15 great tracks by artists who influenced Waits or were inspired by him, including Captain Beefheart, Beirut, Howlin’ Wolf, Harry Partch, Johnny Dowd, Frank Sinatra and The Low Anthem
I was going to write something to mark the sad passing of Bert Jansch, in addition to John Robinson’s fine tribute in this month’s issue. But after reading Roy Harper’s fond farewell to his old friend on royharper.com, I asked Roy if I could reprint it here, which he was happy for me to do. This is some of what Roy wrote:
“Bert Jansch and I arrived at the same club in London within three months of each other in 1965. We’d both had very separate journeys to get there, we knew nothing of each other, but we arrived at Les Cousins in Greek St, Soho, for the same reason. We were both inspired to play music to people. I was introduced to the club by Peter Bellamy of The Young Tradition.
“Within a week I realised that this was going to be my new home. There was lots to take in. There were so many fantastic young musicians. I can remember being absolutely blown away by a young American called Danny Kalb in the first week. Going home and thinking that as far as the blues was concerned, I was miles behind where I could have been. I’d been in my own vacuum, it was time to get involved.
“The young players were all very gifted but very different people. It was an amazing place to be. Among the many I saw in that first week were John Renbourn, Alexis Korner, Paul Simon and Alex Campbell, oh, and yes, someone called Bert Jansch. Bert who? How d’you spell that then? At first I didn’t know what to think about Bert except that, in all probability, from a womans point of view, he was incredibly attractive. He was very softly spoken and obviously very shy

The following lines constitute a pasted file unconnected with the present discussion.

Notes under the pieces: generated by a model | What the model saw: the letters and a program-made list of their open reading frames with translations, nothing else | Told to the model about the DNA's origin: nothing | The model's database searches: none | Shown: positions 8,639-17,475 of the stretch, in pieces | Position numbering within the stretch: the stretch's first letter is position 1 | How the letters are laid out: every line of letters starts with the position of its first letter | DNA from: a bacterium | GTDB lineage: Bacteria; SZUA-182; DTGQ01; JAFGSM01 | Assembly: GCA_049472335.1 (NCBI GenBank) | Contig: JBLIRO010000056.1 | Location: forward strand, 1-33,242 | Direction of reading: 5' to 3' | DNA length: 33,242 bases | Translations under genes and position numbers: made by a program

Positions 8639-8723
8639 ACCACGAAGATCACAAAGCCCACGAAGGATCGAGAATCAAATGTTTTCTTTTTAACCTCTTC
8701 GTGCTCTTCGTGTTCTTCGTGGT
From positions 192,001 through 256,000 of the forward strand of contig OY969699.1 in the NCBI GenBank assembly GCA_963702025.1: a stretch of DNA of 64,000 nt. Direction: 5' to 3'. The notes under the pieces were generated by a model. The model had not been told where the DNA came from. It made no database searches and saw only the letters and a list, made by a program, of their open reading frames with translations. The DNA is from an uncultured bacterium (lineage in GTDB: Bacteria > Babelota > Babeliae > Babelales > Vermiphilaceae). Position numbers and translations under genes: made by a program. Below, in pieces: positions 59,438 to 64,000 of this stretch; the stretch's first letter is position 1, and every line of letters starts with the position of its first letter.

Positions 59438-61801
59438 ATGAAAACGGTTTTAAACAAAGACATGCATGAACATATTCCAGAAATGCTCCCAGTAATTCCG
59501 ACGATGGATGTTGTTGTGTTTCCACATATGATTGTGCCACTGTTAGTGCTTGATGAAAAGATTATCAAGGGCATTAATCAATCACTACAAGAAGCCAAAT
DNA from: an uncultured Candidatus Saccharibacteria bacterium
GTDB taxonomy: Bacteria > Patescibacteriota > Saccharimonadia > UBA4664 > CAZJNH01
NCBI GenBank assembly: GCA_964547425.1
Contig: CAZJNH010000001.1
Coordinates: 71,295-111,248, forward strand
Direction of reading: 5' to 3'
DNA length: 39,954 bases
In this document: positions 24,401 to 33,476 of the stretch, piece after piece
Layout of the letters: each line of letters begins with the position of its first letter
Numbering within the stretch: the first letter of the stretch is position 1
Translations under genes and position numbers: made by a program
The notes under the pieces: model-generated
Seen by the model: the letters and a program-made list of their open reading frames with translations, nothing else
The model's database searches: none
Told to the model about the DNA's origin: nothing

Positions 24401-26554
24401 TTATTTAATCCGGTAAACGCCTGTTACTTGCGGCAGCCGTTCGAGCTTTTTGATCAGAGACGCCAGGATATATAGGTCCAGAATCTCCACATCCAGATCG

“For a young man of 20, his songs were astounding. Things like ‘Needle Of Death’, ‘Running From Home’ and ‘Strolling Down The Highway’, as well as his own version of Davy Graham’s famous ‘Anji’ were truly magic pieces of their age. He was a humble powerhouse whose honesty was so obviously unquestionable.
“Bert was always such a very private man. Getting him to respond was sometimes an undertaking. It was often a struggle for him to speak, but then again, his songs spoke for him. They were often among the most eloquent pieces of musical folk art imaginable. Plaintive, intricate and beckoning, with seemingly an ancient root reaching back across long centuries to some deeply pure and mysterious earth knowledge.
“As a presence, and particularly as a young man, his effect on most of his friends was beyond description He gave love in such a gentle way that it was impossible not to immediately identify with that and be forever enraptured by one so gifted in that respect. Bert wrote his songs, and treated his friends from the heart, and his friends will never forget him. Ever.”